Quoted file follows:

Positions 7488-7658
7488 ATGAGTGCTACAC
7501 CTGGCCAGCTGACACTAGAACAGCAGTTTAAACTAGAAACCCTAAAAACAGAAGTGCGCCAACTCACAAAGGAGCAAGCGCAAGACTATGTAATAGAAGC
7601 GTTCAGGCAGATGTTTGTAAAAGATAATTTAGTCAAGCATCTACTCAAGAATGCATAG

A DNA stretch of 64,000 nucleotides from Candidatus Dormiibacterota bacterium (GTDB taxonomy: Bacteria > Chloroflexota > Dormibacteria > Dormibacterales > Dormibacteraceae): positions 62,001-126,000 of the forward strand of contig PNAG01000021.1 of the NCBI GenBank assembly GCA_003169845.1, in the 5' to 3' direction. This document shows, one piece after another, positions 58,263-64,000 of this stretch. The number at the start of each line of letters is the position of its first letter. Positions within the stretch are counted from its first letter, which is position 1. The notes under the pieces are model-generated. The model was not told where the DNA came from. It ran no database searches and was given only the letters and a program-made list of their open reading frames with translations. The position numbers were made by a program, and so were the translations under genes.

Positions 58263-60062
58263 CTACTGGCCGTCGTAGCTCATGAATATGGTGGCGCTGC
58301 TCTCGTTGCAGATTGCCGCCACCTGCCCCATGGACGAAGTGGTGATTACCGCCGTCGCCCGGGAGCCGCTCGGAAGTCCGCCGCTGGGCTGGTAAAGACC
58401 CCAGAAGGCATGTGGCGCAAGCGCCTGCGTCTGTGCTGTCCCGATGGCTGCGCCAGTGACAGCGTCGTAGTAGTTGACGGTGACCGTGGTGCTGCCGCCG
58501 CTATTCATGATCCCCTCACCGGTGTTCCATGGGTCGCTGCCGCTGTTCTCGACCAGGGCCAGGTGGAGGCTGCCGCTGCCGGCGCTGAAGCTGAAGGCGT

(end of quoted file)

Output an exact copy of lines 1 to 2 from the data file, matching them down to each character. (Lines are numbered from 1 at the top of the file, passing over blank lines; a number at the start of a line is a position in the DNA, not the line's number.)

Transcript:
Positions 7488-7658
7488 ATGAGTGCTACAC